Ratner attributes his success to one simple formula: identifying who your customers are and then taking good care of them from the first moment they step into your store.

Taking good care of customers begins with asking a few basic questions. Is your store easy to get to and does it have good parking? Are you open when customers want you to be open? Is your store clean inside and outside? Do all the light fixtures work? Do all the point-of-sale materials and signs look fresh? Is your store merchandised in such a way that it makes it easier to shop?

“Encourage add-on sales,” Ratner told the audience of IPCPR retailers. “Think how much more business you would do if every customer spent $1 more. Put impulse items near the cash register. [While your business might be predominantly male-oriented], ask your wife or girlfriend to shop your store for tips on merchandising it in ways that might help your female customers feel more comfortable in the shop.”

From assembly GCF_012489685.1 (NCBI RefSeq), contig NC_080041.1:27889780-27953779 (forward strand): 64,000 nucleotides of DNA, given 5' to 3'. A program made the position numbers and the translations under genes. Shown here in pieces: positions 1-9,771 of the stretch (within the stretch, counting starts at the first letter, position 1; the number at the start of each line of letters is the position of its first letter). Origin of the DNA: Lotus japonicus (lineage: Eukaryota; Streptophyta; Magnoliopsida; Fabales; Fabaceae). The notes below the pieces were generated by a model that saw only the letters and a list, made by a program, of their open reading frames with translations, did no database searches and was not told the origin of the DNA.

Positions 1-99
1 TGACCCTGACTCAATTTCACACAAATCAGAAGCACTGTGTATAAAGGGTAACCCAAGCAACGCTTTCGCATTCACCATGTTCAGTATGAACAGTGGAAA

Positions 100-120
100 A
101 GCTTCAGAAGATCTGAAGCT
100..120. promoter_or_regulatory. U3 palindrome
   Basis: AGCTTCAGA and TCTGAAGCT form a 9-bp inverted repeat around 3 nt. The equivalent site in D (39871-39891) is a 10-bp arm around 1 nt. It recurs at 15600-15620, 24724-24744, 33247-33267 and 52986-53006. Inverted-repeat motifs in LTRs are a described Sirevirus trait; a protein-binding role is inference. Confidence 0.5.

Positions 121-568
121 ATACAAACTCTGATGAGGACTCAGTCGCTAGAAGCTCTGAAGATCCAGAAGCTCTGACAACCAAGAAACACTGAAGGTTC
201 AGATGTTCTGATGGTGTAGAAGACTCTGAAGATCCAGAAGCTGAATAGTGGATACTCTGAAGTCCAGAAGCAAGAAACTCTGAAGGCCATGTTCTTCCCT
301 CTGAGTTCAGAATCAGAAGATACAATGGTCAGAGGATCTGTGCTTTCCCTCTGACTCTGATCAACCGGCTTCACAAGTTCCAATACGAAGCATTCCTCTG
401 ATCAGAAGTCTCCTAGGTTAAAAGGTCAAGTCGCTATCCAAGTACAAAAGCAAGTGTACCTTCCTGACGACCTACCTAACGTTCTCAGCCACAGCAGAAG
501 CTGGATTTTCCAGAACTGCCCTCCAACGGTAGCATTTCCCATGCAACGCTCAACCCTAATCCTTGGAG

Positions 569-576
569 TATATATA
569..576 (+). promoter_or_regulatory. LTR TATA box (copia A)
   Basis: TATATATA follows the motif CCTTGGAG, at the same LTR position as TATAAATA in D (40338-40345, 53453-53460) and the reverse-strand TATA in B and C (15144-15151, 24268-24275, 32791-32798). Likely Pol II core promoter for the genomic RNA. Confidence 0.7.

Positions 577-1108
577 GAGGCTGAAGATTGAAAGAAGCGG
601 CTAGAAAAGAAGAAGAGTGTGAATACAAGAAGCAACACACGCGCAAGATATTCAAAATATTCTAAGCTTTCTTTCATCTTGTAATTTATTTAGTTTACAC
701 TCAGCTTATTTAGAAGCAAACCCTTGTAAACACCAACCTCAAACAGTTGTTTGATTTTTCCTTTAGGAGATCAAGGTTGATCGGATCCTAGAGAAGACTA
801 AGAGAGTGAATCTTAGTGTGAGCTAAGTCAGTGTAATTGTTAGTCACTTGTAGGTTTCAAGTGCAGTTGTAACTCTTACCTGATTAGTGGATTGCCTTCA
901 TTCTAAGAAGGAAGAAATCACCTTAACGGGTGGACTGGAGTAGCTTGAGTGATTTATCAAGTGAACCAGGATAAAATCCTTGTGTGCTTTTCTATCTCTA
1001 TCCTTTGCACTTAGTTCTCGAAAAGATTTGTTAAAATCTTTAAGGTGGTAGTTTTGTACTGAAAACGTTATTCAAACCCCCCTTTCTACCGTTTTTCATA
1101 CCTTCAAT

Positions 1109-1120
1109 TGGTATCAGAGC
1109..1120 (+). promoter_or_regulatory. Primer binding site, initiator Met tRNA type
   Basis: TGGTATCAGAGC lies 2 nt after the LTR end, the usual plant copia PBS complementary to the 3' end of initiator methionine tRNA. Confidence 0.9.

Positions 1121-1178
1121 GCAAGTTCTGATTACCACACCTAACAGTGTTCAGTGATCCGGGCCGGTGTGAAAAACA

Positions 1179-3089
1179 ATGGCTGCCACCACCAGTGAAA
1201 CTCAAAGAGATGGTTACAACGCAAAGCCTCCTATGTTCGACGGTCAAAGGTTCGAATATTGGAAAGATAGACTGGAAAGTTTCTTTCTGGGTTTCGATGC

Once you feel comfortable with your store’s appearance, you’re ready to market your business to attract new customers. A little basic research—learning who your customers are, what they’re interested in buying and where they live—will make your marketing dollars more effective.

Ratner suggested that retailers should consider ads on local talk radio stations, especially sports talk stations.